If you’ve got a list of viable options to choose from in the moment, the less likely you’ll come up with a solution on the fly: e.g., I’ll just skip jumping rope. Make a list for each of the more likely obstacles (work travel, sick child, etc), to boost your chance of following through. It’s a deceptively simple concept, but I challenge you apply this technique to one healthy habit you want to adopt and see if it can keep you on track."
Does anyone else relish their morning coffee (and mid early mid-morning and late mid-morning and after lunch) and think, thank God those bastards didn't take this from me too!
Thomas, if I read a daily lesson on week 9 that says, "Surprise! No more coffee!" So help me, I will hunt you down and beat you with a bushel of organic, free range carrots.
That was really violent. Maybe I should try the decaf.
Today's workout, including the stretches*, took me just over an hour. Gone are the days of yore** when we could power through the Kenzai exercises in 20 minutes. But I feel good. Despite the morning cold air, I worked up a great sweat. I'm in good cardio shape, so Nate has been challenging me to do double-ups (DUs) on the jump rope. Trying DUs made me forget that I consider myself an athlete. Fantastic trips, including one that almost brought me to the ground, and several stinging whips to the back of my arms. After a few days I've gotten better and today was delighted when I did 7 consecutive DUs!
*Yes, Nate, I occasionally do the stretching.
**Was that really only 35 days ago?
I'm curious about the genesis of Kenzai and how it has impacted the demographics of the trainees. Just looking at the Braunite trainees; Kenzai seems to be very prevalent in Asia and the pacific, particularly with ex-pats, and particularly in Hong Kong. I heard about Kenzai from my friends who are HK expats from the U.S. The numbers of us in the U.S. seem fewer, and in Europe even fewer.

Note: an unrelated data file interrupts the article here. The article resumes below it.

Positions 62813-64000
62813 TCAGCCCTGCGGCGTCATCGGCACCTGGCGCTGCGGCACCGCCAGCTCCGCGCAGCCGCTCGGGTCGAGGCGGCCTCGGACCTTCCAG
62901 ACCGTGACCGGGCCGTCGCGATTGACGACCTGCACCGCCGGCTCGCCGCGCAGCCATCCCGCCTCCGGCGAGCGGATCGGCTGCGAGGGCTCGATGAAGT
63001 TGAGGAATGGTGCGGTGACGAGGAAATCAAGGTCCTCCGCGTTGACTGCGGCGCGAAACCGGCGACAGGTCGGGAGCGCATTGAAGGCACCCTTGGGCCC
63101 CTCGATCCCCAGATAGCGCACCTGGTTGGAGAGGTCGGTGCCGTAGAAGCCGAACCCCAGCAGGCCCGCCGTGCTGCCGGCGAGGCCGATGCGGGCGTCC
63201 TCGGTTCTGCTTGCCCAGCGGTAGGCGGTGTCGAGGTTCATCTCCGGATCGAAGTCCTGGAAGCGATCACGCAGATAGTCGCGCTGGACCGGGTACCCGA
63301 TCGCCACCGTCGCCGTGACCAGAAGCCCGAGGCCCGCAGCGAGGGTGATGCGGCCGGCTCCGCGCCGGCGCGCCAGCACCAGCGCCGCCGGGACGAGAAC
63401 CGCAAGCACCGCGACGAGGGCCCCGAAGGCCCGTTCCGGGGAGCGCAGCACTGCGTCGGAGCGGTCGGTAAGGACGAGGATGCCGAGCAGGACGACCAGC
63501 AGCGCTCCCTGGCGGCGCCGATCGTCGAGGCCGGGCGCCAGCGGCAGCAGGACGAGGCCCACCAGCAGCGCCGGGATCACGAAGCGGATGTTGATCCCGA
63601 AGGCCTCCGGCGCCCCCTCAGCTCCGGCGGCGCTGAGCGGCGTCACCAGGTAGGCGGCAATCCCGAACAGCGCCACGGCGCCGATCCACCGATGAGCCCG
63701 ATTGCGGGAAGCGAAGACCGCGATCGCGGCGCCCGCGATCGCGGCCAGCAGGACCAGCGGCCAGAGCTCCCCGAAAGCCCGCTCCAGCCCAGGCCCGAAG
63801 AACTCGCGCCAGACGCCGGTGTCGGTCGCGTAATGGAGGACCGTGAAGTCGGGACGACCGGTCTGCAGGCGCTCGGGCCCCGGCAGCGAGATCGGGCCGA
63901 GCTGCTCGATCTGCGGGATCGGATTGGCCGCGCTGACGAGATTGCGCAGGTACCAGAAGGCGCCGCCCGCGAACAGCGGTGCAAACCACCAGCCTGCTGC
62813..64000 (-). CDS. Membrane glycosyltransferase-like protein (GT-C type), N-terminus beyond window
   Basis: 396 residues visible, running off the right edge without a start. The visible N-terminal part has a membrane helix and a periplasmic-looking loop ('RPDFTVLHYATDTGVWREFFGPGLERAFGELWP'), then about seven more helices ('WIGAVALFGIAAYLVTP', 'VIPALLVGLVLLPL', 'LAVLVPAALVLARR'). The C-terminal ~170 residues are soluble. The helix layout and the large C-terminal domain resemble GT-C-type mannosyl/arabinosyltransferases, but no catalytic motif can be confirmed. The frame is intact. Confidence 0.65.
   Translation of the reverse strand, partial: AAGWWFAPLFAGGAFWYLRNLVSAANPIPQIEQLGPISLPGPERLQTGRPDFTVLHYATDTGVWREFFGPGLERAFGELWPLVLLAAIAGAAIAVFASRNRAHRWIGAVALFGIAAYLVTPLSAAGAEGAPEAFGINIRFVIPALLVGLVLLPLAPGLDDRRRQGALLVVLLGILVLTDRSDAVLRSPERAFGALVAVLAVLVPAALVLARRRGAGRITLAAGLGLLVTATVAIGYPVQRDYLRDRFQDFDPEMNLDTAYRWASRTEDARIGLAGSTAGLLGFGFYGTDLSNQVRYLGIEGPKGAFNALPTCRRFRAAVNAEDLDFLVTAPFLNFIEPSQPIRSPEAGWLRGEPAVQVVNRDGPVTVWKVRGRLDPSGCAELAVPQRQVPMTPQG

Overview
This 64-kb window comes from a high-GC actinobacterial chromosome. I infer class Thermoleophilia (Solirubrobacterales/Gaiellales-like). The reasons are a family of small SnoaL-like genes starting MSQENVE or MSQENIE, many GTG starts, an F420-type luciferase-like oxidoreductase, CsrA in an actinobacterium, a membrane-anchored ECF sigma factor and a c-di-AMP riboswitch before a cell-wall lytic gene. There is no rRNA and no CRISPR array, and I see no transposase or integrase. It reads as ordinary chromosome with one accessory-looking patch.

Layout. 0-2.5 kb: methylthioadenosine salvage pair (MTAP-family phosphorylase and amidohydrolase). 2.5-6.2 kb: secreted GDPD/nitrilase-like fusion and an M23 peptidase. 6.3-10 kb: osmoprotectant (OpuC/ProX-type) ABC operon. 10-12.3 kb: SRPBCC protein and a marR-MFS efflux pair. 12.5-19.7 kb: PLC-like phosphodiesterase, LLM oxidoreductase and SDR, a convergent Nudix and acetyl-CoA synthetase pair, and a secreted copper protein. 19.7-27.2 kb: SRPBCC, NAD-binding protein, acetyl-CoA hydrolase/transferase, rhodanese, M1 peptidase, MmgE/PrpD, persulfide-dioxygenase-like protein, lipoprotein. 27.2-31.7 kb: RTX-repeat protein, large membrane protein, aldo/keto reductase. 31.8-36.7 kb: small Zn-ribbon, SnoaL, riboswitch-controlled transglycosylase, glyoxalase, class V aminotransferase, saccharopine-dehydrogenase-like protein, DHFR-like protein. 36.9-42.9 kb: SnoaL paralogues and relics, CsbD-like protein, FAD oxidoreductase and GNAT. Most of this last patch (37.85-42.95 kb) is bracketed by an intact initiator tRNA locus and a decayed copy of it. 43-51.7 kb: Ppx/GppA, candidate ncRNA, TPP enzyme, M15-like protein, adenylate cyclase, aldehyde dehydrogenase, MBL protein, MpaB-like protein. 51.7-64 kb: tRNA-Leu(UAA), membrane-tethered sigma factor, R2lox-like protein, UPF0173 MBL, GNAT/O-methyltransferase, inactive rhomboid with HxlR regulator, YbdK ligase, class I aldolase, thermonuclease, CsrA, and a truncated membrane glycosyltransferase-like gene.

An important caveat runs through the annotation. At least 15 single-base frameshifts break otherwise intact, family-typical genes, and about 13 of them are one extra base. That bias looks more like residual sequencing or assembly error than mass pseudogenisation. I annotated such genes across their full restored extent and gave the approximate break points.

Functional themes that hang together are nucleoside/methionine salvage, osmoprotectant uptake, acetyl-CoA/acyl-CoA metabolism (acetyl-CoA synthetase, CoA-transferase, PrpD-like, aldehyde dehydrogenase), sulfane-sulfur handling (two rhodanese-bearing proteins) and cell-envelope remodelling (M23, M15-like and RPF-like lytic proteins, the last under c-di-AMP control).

I had an absolutely wicked fail... er... typo this week.
I've been great about avoiding the alcohol - what i thought was going to be my biggest challenge. But on Wednesday, I had work drinks with a college president with whom I am I trying to forge a new partnership. We went to some classy bar and he ordered a Cardamom Old Fashioned. I casually ordered one as well. I sipped it slowly. It was delicious and satisfying. We finished up our chat and then I walked home. Now it may or may not have been by sheer chance that I chose the route that passes the bar that my best friend tends. He was outside when I walked by and he called out in delight and insisted that I come in. Other friends were already inside. 2 glasses of wine and a bit of scotch. Who am I kidding? My friend pours by the goblet. Oh, did I mention the free food? This bar has free happy hour grub, and I attacked a dish of sandwiches like an Alaskan grizzly in a salmon filled river.
When I binge, I binge hard.
When I got home, my husband looked up, his eyes opened wide, and he asked, "How's Kenzai going?"
I didn't want to discuss it.
Stayed on track the rest of the week!